Social media is a crucial component of our methodology. We assess whether the company is making appropriate use of social media; in particular, whether it is coordinating its social media activities with those on the global website estate. Questions addressed include:   * Are different social media channels effectively and consistently targeted at appropriate audience groups?   * Are these channels regularly updated with appropriate and engaging content?   * How effectively are critics handled via each online channel?   * Is output across different social channels coordinated or fragmented?   * Are different channels appropriately tailored to different geographies?

Who does the reviews?

We have seven consultants and analysts working on the Index, all with a background in the web and business. Our reviewers are all experts on the corporate web and are trained to ask first, what should be provided, and only then to judge how well it is provided. ‘Appropriate ‘is the key word. We look at the entire presence, covering non-English content where relevant.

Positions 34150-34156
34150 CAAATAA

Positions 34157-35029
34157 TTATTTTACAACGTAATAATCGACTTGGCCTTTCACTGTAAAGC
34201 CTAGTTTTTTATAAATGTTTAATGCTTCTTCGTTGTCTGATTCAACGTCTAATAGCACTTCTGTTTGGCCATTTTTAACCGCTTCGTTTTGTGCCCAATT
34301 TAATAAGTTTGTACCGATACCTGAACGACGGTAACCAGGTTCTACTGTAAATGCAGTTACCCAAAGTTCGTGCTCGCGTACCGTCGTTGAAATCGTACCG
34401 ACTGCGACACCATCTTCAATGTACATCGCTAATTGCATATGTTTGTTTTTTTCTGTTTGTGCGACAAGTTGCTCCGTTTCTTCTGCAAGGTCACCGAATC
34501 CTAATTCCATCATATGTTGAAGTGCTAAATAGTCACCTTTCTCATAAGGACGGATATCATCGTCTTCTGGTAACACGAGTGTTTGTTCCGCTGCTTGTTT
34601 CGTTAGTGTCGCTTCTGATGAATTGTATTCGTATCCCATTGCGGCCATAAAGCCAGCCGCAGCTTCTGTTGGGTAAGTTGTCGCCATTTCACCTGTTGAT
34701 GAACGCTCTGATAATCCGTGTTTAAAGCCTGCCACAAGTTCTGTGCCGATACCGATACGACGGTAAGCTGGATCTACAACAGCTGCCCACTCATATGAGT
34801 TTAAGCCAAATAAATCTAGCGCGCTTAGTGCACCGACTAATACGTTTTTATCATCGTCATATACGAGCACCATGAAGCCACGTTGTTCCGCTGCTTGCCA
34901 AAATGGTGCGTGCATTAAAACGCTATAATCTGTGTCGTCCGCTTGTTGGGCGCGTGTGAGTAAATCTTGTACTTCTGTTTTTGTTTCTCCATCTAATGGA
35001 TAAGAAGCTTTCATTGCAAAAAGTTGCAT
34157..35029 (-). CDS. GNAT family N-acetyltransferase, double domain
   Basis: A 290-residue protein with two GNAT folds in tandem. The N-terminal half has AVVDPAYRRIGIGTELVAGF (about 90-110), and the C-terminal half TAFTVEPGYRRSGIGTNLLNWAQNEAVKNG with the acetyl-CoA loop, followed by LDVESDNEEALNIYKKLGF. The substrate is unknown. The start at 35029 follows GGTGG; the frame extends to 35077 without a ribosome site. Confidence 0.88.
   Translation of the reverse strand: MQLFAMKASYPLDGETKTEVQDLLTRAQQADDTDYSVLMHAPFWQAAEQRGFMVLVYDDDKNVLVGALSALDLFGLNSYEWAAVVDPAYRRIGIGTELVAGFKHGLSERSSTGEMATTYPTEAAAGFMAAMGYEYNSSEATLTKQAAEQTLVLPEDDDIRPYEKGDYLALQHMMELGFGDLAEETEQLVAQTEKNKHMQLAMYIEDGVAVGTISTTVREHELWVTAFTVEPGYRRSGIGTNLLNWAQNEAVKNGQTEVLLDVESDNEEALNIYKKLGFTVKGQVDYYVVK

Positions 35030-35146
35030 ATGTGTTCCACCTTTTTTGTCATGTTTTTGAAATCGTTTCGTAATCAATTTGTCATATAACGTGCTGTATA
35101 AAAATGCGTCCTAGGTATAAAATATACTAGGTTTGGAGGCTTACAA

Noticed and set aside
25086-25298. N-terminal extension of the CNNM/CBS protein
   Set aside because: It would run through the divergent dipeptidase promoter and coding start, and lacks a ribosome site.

What’s the timetable for reviews?

As the database is constantly reviewed, there is no longer a particular deadline. The Index, as published, is a snapshot of our current data as we are reviewing sites on a rolling cycle. The Interactive Results Table provides a live view of our latest ranking.

Is this an objective exercise?

We always consider the profile and needs of the companies being examined: in that sense our benchmarking is not objective, nor should it be. For the same reason, it is not a ‘tickbox’ exercise: every metric is judged by its relevance and its utility to the client, rather than ‘Is it there or is it not?’. The key questions are much more likely to be ‘How appropriate is it?’ and ‘How well is it done?’.

Do your commercial relationships affect the Index ranking?